4:37 pm  
Anonymous ellie m said...

I blame the seminaries, and I note that I'm not alone in that sentiment. Divinity schools across the continent have been churning out nothing but strident, entitled, radicalized activists-in-priest's-clothing for decades now, and we are reaping that whirlwind. Lucky us.

7:25 pm  
Anonymous captainyips said...

TEC management has been selecting for two qualities for a long time: ideological purity and mediocrity. As far as the quality of ordained women, it's varied. The best simply do their work without much fuss. The worst make fusses all the time. I know of one who has pulled a crisis-ridden parish together and moved it along without dealing with EpiscoLeft nonsense. There's another who is creating a laity-education course for national use. And there are a lot who are purely political beings, but that can be said of a lot of the men, too. Excellence is rare across the board.

7:16 am  
Anonymous canary said...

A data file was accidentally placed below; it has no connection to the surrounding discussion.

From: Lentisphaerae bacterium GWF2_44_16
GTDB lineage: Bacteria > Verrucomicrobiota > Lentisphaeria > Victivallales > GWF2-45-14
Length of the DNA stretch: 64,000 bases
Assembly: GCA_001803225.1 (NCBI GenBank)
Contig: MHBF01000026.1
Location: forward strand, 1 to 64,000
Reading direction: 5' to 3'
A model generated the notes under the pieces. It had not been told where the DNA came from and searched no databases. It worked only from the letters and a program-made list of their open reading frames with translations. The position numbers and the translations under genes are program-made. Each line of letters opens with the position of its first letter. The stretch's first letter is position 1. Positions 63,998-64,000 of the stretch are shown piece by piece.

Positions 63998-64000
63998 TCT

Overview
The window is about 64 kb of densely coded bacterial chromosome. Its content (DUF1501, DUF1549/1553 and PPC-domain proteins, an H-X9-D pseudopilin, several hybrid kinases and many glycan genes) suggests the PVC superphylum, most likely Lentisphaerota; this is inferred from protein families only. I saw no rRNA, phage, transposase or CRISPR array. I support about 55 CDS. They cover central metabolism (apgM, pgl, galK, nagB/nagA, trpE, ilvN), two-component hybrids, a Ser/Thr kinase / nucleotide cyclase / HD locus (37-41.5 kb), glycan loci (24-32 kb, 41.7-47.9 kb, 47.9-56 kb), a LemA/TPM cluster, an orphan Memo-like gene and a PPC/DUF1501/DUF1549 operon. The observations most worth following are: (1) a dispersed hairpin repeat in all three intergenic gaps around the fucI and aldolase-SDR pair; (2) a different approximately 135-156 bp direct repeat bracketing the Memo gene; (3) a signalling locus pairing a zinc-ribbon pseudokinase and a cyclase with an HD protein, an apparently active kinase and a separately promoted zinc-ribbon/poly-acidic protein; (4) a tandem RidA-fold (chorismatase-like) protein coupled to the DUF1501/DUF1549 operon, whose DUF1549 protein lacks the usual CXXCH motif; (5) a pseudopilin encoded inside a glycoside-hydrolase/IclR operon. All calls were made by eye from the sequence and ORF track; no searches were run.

I agree with much of what is being said here. The quality of the women priests is not there. And the quality of male priest has deteriorated badly too. Victoria Mathews is the only woman in leadership that comes to mind who might qualify in my books as "quality" and when she was denied advancement I was terribly disappointed although I am happy to hear she is now bishop in Residence at Wycliffe. As several have said- I think it is less a problem of gender than it is of politics. If you are not of a certain mindset you can't get anywhere - male or female. There are now only a few pockets of what I call "true" Anglicanism left. I am lucky enough to have found one such. One can hope this will change around and that the people we have lost will return but I am not holding my breath.

12:34 pm  
Anonymous ellie m said...

Bishop Matthews is at Wycliffe? Awesome news!! I have been meaning to pay them a visit, I really must do so soon.

Matthews would have been a much better primate than the [uncharitable epithet] we're stuck with now. Shame.

7:42 pm  
Blogger SpongJohn SquarePantheist said...

"But I'm none too thrilled about John Shelby Spong"

*sniff*. Guess I'll go eat worms.

11:30 pm